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claim about reality in itself. It is notable that Kant upholds the demonstrability of absolute freedom both before and after the publication of the CPR
in 1781.68 From the late 1780s, Kant does claim that absolute freedom is
demonstrable only on practical groundsthat a moral agent judges that
he can do something because he is aware that he ought to do it and he cognizes freedom within him, which, without the moral law, would have remained
unknown to him (KpV, Ak. 5:30). He continues, however, to insist that we
possess knowledge (both Wissen and Erkenntnis) of the reality of absolute
freedom even after this point, famously arguing that knowledge possessed
on theoretical grounds simply does not exhaust our knowledge.69
In sum, Kants mature works deny empirical knowledge of things in
themselves as opposed to their appearances and deny nonempirical theoretical knowledge of noumena, aside from claiming to know on theoretical and practical grounds (later only on practical grounds) that free acts of
rational agents are b - unknowable. Strikingly, this b - unknowability claim is
both a claim of ignorance and the very substantive claim regarding reality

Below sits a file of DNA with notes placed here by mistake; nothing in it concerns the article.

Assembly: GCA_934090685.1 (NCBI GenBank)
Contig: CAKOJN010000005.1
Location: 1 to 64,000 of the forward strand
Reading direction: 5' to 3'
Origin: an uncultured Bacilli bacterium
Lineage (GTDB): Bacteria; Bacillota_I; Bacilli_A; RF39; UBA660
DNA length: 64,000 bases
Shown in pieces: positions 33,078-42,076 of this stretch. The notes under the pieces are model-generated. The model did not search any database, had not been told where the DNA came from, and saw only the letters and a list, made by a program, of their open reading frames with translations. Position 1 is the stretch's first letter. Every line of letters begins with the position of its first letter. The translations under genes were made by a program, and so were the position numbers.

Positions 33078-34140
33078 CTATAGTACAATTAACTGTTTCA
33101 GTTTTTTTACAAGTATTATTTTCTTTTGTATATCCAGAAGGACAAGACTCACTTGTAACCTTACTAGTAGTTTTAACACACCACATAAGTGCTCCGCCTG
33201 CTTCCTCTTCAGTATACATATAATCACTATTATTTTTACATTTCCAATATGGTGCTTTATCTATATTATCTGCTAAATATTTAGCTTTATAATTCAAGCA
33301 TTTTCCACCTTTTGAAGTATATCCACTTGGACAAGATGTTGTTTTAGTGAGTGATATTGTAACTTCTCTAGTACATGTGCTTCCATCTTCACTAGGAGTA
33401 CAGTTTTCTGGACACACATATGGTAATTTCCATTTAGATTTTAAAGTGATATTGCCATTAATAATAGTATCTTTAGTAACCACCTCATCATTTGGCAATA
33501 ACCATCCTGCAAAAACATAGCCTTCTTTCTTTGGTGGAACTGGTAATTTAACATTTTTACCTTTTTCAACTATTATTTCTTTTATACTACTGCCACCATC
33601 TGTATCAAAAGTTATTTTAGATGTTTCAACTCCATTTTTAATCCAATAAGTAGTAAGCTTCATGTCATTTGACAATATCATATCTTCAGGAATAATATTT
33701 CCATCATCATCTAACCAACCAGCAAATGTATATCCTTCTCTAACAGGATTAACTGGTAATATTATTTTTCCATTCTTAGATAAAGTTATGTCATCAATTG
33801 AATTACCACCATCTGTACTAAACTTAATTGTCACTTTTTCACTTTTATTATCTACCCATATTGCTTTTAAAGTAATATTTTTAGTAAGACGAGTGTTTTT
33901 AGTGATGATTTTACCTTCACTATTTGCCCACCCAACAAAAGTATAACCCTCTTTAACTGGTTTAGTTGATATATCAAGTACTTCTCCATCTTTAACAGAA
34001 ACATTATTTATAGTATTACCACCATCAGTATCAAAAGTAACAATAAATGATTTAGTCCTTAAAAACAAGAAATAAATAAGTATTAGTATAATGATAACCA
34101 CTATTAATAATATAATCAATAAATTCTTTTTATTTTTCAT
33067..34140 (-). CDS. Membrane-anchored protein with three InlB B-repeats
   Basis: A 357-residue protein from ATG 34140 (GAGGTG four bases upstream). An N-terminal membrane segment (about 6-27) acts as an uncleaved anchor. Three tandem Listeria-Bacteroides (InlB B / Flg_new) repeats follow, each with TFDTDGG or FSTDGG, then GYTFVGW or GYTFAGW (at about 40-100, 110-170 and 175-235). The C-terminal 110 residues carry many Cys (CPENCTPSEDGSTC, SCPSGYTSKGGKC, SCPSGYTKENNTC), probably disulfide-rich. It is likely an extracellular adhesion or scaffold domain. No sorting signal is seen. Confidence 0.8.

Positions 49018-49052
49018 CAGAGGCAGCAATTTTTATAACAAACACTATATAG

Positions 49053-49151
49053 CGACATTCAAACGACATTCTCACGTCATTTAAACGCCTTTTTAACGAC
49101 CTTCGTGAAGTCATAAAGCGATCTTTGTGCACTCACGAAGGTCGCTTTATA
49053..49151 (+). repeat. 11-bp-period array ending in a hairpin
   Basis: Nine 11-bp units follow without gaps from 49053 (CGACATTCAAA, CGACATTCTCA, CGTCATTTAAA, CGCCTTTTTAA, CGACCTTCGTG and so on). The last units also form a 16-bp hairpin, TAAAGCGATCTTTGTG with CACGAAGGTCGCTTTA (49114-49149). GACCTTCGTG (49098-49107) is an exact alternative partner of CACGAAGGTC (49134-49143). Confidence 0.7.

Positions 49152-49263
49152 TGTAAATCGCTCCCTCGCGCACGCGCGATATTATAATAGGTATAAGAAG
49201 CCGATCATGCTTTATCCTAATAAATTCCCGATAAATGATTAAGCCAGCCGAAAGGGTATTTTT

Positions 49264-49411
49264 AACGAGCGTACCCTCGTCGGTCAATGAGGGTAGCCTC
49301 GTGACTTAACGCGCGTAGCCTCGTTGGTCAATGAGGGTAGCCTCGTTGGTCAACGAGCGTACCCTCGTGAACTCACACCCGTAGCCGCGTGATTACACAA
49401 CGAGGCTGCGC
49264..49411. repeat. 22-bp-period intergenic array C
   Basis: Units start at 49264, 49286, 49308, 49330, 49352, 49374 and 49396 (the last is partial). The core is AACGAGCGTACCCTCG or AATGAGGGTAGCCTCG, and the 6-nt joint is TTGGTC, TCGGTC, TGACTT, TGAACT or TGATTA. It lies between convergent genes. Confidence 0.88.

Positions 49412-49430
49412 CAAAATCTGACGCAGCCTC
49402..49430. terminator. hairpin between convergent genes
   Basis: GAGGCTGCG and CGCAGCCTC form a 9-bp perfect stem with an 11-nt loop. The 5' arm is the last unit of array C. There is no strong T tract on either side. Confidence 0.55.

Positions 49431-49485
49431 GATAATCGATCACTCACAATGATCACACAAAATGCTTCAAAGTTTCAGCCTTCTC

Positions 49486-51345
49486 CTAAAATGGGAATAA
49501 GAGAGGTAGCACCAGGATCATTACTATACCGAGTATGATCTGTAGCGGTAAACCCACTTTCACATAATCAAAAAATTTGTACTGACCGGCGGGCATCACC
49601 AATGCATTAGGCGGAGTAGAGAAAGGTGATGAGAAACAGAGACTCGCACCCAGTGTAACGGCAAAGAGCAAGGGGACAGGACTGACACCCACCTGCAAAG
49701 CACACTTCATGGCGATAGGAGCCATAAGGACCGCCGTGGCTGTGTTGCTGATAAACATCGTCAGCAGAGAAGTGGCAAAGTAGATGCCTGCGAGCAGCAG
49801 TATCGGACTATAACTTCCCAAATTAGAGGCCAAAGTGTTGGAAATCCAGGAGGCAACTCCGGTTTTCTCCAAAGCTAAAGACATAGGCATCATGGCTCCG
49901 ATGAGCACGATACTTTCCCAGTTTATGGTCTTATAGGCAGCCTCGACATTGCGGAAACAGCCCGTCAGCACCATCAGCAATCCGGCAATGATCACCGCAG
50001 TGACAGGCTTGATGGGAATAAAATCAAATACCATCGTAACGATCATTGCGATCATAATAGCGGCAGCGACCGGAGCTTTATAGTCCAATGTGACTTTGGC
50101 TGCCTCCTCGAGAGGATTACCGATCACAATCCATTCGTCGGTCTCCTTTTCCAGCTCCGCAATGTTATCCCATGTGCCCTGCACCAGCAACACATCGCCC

in itself required for the Indispensability Argument. The claim to know
that we are libertarian free is of course compatible with a denial that particular acts of others might be cognized through some immediate nonempirical intuition. Kant associates accounts of the a priori that might seek to
circumvent the affection requirement by claiming immediate nonempirical intuition of particular features of reality in itself with the theories of
Malebranche and Plato. He rejects such intuition as mystical enthusiasm
(A 158/B 197; A 27778/B 33334; R 4275; R 4851; R 4894; Correspondence,
Ak. 10:131, 11:38; Blomberg Logic, Ak. 24:37).70
The Consistency Problem is resolved, then, by attending to the
following points: Kants critical writings uphold the b - unknowability of